November 22, 2022 Ali Ashar

Darkverse: metaverse’s criminal underground

The metaverse era is dawning upon us with its set of challenges to our privacy and security.

The hidden part of the metaverse is called the DarkVerse

Researchers have warned about the potential emergence of a ‘Darkverse‘ environment, created for facilitating criminal activities within the Metaverse.

The Darkweb has always been a question mark for many, not least because it is a space where it is best to stay away. Full of human rights atrocities and black markets where weapons and even hitmen can be purchased. A similar space in the Metaverse could be just as dangerous, thus introducing a new space for illegal activities.

What is the Darkverse?

The Darkverse could be a valuable source for hackers and criminals

The Metaverse, in addition to its extraordinary evolution, has also opened up new avenues for hackers, fraudsters and criminals of all kinds. These categories of people set up private spaces to facilitate illegal activities or communicate with other criminals. We define these spaces as the Darkverse.

The Darkverse is similar to the Darkweb, except that it all takes place within the Metaverse and is not currently indexed by standard search engines. In some ways, it is more dangerous than the Darkweb because of the “physical” presence of users. It mimics clandestine physical encounters as opposed to the purely online open discussion threads in the criminal forums of the Darkweb.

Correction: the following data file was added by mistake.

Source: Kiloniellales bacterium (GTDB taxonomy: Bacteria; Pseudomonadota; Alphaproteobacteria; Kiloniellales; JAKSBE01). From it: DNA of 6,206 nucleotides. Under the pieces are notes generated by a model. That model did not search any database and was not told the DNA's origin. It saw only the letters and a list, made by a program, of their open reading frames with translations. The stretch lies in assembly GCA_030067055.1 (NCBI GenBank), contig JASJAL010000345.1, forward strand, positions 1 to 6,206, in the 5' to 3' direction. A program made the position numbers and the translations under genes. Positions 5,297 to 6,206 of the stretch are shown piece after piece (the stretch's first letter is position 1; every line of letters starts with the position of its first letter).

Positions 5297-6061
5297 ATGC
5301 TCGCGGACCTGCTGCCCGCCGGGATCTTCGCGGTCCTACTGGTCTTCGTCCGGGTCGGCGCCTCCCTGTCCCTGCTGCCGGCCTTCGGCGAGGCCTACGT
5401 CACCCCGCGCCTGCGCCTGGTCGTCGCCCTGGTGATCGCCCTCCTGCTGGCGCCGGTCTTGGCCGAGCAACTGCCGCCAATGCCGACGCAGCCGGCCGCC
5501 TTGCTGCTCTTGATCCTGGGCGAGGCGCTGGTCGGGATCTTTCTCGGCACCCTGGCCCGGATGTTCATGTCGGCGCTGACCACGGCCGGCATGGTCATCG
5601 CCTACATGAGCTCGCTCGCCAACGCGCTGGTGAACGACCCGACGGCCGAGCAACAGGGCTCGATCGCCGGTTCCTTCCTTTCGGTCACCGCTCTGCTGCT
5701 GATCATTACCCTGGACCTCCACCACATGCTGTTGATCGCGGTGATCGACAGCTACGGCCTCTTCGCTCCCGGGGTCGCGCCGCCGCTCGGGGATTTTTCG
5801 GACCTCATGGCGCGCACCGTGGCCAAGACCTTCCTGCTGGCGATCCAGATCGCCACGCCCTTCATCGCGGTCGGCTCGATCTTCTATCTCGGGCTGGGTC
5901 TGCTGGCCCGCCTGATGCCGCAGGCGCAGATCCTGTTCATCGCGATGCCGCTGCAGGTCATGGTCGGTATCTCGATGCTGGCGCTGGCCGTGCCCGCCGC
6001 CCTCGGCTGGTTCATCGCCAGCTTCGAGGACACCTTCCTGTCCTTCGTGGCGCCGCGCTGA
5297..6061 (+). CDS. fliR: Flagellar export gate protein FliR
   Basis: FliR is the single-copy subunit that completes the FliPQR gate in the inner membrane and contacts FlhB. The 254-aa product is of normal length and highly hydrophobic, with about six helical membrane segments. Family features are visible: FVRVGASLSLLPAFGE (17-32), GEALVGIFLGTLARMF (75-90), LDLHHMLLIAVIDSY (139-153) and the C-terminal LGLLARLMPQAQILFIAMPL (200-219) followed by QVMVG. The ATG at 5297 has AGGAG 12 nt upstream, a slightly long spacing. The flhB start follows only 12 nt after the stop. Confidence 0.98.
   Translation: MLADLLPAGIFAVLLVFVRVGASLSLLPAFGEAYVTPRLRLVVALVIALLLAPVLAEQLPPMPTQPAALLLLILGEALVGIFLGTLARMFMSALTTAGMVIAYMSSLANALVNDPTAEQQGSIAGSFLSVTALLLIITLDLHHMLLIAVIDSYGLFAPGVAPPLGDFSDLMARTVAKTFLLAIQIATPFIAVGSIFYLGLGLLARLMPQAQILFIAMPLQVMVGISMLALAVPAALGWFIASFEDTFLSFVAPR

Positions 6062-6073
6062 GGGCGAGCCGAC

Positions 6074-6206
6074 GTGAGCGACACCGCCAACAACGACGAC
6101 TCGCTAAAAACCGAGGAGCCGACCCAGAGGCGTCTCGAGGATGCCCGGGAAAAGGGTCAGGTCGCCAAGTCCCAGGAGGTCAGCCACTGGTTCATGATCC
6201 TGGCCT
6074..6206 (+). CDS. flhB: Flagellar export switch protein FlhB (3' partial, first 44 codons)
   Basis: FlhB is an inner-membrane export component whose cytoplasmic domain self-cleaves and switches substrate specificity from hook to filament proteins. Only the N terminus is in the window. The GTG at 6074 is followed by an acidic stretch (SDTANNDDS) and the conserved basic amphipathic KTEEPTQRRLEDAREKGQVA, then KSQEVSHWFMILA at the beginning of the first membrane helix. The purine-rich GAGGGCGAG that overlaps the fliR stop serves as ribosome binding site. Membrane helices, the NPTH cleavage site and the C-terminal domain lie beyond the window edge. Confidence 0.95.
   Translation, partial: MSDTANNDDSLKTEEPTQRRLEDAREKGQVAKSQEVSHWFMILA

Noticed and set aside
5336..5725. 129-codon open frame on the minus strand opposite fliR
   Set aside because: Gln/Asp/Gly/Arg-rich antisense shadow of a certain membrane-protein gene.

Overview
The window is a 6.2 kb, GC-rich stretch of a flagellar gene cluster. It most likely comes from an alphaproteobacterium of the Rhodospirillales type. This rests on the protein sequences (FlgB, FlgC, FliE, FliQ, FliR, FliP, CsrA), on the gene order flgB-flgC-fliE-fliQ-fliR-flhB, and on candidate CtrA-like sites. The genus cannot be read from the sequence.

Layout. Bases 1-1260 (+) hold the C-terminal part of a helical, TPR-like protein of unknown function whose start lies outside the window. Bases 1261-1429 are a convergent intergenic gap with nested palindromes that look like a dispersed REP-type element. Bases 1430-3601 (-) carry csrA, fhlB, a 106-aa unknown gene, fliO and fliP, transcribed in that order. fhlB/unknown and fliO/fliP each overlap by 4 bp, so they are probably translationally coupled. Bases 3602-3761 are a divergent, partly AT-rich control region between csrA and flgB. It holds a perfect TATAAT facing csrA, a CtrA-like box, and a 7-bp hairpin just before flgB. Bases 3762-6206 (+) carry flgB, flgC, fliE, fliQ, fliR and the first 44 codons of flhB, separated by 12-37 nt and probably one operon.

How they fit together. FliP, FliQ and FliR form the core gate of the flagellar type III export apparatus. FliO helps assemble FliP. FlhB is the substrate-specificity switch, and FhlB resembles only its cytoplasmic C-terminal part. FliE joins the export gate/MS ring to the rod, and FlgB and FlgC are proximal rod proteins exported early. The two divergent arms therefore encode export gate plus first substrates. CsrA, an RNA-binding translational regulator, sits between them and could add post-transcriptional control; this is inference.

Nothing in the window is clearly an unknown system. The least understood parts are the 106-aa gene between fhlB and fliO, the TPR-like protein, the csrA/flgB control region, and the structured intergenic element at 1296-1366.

We envision a dark space in the metaverse. Organized and managed through authentication tokens for exclusive access and hidden communications through tools such as proximity messaging or other untraceable, decentralized methods. Even if law enforcement became aware of these spaces, they would not be able to infiltrate without an appropriate token. The difficulties in tracking down certain criminals could be many more than expected.

The possible threats

The researchers warn that the Darkverse could become a platform for cyber threats, including:

  • Attackers target non-fungible tokens (NFTs), an increasingly popular means of defining property in the metaverse, for phishing, ransomware, fraud, and other attacks.
  • Criminals use the metaverse to launder money using overpriced virtual real estate and NFTs.
  • Criminal and state actors create manipulative narratives that reach vulnerable and receptive groups. Social engineering, propaganda, and fake news have profound implications in a cyber-physical world.
  • Privacy is redefined. Operators of metaverse-like rooms have unprecedented insight into the actions of the users. Privacy as we know it no longer exists there.
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